By Megan McKinney
David Adler’s Lake Forest Estate for Joseph and Jean Morton Cudahy.
When Joy and Carrie Morton’s daughter, Jean, became the bride of meatpacking heir Joseph M. Cudahy in October 1904, it was a forerunner of the destination wedding. The wedding party, including members of two of Chicago’s great 19th century dynasties, and 100 distinguished guests traveled to Nebraska City and Joy’s expanded boyhood home, Arbor Lodge, for the ceremony.
The lush natural vegetation for which the Mortons were celebrated was augmented for the occasion by four carloads of palms and 8,000 roses. Tucked into the floral display were thousands of small incandescent lights, which switched on dramatically at the conclusion of the 4 pm ceremony.
Among the Chicago guests and family members at the ceremony were the groom’s parents, Michael and Catherine Sullivan Cudahy. Michael had been one of the four Cudahy brothers, Irish immigrants, who established the family business in 1887. Originally titled the Armour-Cudahy Packing Company, it would become the Cudahy Packing Co.—and by the early 1920s—one of the nation’s great food giants, with operations throughout much of the country.
The newlywed Cudahys soon settled in Omaha, where Joseph would supervise that portion of the family business, reinforcing Morton connections with the state in which Jean had spent childhood holidays at Arbor Lodge.
A decade later, following their return to the Chicago area, Jean and Joseph commissioned the new architectural firm David Adler had established with Henry Dangler to design a French country estate in Lake Forest. Both the 1914 house and its grounds were spectacular; however, the immense back lawn is best known for being so expansive that it was large enough to be the site of a series of benefits staged by children of Onwentsia Club members.
If “dog and pony show” sounds like a vintage cliché, it was anything but in Lake Forest, where sons and daughters of privilege gained early philanthropic proficiency through money raised by these events. For skeptics, scrapbooks displaying pictures of families and pets under gaily striped tents erected on the Cudahy lawn may be examined today at the Chicago History Museum.
The rear of 275 Sussex Lane.
The estate was known as Innisfail, the first of two by the name the great architect would design for the couple in Lake Forest. The rear lawn of the eight-bedroom, 11-bath mansion stretched far beyond where this photographer stood. Jens Jensen designed the grounds, which also boasted a swimming pool and tennis court on property that had initially been 100 acres.
Adler installed the formal rooms of the French style mansion with 11-foot ceilings, gilt moldings, magnificent chandeliers, intricate parquet floors and multiple fireplaces.
Among Adler and Dangler’s 17 formal rooms was the above 41 x 21 foot salon.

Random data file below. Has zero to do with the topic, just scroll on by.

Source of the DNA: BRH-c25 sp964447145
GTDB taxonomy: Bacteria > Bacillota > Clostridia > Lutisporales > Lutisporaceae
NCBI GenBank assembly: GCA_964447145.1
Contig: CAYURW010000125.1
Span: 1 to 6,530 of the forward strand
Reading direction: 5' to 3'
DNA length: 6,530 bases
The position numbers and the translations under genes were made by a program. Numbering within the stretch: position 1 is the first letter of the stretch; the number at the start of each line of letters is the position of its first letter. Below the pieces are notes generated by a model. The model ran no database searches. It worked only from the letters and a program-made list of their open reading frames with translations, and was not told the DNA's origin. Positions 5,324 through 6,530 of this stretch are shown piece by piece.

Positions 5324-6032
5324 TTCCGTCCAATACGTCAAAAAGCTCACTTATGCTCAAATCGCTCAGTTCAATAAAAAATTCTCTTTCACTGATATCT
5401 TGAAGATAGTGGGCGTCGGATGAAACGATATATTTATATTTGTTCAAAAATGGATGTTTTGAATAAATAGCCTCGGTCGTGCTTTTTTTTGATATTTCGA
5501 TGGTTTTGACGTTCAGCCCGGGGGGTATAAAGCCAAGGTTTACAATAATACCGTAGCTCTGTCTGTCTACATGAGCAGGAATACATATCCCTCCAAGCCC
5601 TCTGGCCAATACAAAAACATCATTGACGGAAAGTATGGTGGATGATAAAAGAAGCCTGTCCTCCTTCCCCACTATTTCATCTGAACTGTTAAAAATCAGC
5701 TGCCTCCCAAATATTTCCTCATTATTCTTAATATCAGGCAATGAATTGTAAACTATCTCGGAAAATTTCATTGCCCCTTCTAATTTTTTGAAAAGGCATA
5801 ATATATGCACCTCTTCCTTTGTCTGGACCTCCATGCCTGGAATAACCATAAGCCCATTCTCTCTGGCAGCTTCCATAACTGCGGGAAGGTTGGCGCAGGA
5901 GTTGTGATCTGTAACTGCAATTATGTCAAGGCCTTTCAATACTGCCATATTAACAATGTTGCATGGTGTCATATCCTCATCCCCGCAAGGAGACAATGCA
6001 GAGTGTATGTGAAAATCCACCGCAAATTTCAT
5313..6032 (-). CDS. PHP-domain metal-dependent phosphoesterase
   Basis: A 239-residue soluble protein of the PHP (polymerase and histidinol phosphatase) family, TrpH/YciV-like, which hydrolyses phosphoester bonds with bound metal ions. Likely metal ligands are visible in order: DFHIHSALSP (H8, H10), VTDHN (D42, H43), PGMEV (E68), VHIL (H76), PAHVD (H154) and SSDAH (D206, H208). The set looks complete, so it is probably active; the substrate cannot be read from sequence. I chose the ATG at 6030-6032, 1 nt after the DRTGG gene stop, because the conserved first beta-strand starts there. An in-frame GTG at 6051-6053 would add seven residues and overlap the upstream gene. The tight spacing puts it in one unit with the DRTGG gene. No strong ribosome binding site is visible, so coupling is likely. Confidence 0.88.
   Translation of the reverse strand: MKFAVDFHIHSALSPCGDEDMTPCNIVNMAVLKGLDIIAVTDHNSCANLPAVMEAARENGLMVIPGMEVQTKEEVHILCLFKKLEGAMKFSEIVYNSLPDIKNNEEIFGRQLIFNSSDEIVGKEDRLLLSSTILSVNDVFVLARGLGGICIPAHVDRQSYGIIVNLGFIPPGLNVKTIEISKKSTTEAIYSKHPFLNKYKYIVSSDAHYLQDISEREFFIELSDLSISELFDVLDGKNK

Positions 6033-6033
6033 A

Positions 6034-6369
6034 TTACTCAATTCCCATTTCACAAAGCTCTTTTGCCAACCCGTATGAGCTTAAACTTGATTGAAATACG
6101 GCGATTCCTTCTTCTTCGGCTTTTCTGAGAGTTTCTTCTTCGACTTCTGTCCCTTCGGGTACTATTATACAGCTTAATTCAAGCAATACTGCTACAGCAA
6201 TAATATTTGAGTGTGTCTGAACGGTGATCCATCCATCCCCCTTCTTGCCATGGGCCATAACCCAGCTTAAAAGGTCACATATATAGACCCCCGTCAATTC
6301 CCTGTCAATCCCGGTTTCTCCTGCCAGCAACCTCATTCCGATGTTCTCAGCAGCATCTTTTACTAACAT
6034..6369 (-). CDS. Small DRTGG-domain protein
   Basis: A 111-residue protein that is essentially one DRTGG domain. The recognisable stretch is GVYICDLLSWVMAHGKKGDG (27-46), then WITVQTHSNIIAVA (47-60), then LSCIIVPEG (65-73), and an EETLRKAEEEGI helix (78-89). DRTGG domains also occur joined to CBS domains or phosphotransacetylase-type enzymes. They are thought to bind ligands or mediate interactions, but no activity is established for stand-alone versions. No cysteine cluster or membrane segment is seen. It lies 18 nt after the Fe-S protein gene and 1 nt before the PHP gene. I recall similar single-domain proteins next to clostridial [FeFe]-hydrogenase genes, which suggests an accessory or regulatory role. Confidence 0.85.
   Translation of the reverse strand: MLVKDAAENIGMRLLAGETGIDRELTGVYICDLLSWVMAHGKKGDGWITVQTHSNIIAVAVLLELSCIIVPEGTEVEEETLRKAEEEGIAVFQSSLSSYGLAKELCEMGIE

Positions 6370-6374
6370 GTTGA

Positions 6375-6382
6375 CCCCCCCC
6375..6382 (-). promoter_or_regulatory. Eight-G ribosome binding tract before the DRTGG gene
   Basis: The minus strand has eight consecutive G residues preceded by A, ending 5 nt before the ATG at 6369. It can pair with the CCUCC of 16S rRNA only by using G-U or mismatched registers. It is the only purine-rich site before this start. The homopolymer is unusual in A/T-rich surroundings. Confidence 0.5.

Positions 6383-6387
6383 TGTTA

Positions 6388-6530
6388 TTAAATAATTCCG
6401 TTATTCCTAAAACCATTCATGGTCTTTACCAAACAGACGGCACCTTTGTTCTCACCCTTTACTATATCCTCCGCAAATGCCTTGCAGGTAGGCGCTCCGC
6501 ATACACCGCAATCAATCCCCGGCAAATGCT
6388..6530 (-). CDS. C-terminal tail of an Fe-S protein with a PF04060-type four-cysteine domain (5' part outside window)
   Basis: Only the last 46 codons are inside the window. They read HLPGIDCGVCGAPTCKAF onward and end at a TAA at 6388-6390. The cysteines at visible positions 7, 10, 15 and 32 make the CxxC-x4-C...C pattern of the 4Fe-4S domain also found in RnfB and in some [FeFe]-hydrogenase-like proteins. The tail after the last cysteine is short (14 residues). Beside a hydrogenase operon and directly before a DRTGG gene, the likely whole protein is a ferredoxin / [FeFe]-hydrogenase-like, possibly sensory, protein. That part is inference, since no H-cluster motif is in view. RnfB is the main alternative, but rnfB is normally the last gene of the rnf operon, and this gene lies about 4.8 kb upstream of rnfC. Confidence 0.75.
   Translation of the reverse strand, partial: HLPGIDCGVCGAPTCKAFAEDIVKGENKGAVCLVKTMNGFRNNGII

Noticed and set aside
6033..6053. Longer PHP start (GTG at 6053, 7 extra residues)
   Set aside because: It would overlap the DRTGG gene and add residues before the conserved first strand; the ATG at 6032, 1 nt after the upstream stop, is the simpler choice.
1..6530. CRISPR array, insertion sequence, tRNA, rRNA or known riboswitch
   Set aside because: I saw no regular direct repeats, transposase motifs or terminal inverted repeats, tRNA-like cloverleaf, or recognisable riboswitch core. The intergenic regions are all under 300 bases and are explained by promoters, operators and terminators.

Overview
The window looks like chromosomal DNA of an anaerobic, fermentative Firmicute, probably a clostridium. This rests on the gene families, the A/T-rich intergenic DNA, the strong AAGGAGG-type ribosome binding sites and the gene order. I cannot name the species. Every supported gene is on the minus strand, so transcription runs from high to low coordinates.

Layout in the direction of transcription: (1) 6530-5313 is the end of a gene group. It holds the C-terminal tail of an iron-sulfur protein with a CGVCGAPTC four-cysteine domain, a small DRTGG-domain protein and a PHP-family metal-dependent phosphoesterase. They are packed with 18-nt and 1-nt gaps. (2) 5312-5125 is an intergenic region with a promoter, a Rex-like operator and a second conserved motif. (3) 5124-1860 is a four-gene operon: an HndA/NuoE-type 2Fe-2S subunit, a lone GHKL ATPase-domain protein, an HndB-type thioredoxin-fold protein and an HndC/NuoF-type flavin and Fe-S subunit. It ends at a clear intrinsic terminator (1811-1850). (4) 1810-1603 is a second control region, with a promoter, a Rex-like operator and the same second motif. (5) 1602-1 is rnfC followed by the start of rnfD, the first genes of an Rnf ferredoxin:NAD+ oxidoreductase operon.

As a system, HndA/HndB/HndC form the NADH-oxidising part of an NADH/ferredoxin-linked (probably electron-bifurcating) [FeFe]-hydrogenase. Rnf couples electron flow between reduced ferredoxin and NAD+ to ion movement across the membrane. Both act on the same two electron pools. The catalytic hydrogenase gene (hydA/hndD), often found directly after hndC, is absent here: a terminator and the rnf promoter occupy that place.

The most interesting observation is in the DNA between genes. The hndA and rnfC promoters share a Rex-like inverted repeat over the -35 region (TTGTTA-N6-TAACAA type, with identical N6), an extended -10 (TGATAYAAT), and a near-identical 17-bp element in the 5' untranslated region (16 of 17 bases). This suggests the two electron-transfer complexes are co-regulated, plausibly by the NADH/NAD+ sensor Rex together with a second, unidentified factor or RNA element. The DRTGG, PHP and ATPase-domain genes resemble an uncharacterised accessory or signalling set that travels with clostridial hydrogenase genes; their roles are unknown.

Another view of the immense space.
Grander yet is the long ceremonial gallery, awaiting a reception line.
The stately library, one of many that would figure in the Morton world.
In 1930, the Cudahys were building again. When they felt the area around their David Adler house in Lake Forest had become too congested, the architect designed a second house, Innisfail II, for the couple. Again, it was classic French in style.
One view of Innisfail II . . .
. . . and another.
In addition to the two sequential Lake Forest estates, the couple also kept a house in Palm Beach and an apartment in Rosario Candela’s magnificent 1500 N. Lake Shore Drive in Chicago.
A painting of Jean Morton Cudahy.
When Joy established the arboretum, he assured a seriousness to its management and a “long-term continuity of leadership,” by appointing seven family members and two Morton Salt executives to life terms on the board of trustees.
As the older of Joy Morton’s two children, Jean became board chairman after her father’s 1934 death; it was a position she would maintain for nearly 20 years. The following September, she announced her gift of an administration building to be built at the arboretum as a memorial to him.
Although the Cudahys were childless, Jean’s life was filled with charitable boards, as was Joseph’s. He was president of both Cudahy Packing Company and Sinclair Refining Company, and he also led both the Chicago Historical Society and Lake Forest Hospital Association, and was a director of the Morton Salt Company. Joseph was 68 when he died in 1947.
In January 1953, shortly after arriving at their house in Palm Beach for the winter, Jean fell ill and remained so for the rest of the season. She died early the following April at 70.
Coming Up: Megan McKinney’s Classic Chicago series, The Mortons, will continue next week with a segment on Sterling Morton II, his wife, Preston, and their lively daughter, Suzette.
The gift of another Morton Arboretum board chairman.
Select images courtesy of the Sterling Morton Library
The Morton Arboretum.
Robert F. Carl